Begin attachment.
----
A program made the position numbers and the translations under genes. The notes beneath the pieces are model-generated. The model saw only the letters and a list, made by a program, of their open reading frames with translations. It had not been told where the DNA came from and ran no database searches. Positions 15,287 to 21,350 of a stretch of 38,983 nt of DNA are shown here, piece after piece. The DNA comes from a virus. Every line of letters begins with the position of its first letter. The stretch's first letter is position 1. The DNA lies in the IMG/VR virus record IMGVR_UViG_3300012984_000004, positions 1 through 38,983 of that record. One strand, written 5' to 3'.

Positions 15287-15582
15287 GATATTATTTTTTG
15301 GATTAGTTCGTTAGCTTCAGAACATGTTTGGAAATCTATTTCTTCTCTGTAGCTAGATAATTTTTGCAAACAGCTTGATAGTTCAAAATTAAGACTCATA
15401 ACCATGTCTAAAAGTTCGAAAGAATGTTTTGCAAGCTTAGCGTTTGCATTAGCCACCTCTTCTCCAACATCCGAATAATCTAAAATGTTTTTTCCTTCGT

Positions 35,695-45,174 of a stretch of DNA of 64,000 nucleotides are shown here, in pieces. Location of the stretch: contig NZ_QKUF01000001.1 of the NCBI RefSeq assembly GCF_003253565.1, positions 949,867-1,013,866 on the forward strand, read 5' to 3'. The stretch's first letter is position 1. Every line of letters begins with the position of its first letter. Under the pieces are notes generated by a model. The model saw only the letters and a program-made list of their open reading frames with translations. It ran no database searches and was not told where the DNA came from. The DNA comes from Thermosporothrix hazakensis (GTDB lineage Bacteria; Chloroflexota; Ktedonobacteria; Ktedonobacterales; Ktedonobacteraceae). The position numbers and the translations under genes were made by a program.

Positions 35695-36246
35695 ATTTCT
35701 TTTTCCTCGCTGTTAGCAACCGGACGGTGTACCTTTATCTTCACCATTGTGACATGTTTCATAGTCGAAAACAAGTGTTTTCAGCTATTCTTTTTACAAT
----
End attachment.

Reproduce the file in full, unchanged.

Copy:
A program made the position numbers and the translations under genes. The notes beneath the pieces are model-generated. The model saw only the letters and a list, made by a program, of their open reading frames with translations. It had not been told where the DNA came from and ran no database searches. Positions 15,287 to 21,350 of a stretch of 38,983 nt of DNA are shown here, piece after piece. The DNA comes from a virus. Every line of letters begins with the position of its first letter. The stretch's first letter is position 1. The DNA lies in the IMG/VR virus record IMGVR_UViG_3300012984_000004, positions 1 through 38,983 of that record. One strand, written 5' to 3'.

Positions 15287-15582
15287 GATATTATTTTTTG
15301 GATTAGTTCGTTAGCTTCAGAACATGTTTGGAAATCTATTTCTTCTCTGTAGCTAGATAATTTTTGCAAACAGCTTGATAGTTCAAAATTAAGACTCATA
15401 ACCATGTCTAAAAGTTCGAAAGAATGTTTTGCAAGCTTAGCGTTTGCATTAGCCACCTCTTCTCCAACATCCGAATAATCTAAAATGTTTTTTCCTTCGT

Positions 35,695-45,174 of a stretch of DNA of 64,000 nucleotides are shown here, in pieces. Location of the stretch: contig NZ_QKUF01000001.1 of the NCBI RefSeq assembly GCF_003253565.1, positions 949,867-1,013,866 on the forward strand, read 5' to 3'. The stretch's first letter is position 1. Every line of letters begins with the position of its first letter. Under the pieces are notes generated by a model. The model saw only the letters and a program-made list of their open reading frames with translations. It ran no database searches and was not told where the DNA came from. The DNA comes from Thermosporothrix hazakensis (GTDB lineage Bacteria; Chloroflexota; Ktedonobacteria; Ktedonobacterales; Ktedonobacteraceae). The position numbers and the translations under genes were made by a program.

Positions 35695-36246
35695 ATTTCT
35701 TTTTCCTCGCTGTTAGCAACCGGACGGTGTACCTTTATCTTCACCATTGTGACATGTTTCATAGTCGAAAACAAGTGTTTTCAGCTATTCTTTTTACAAT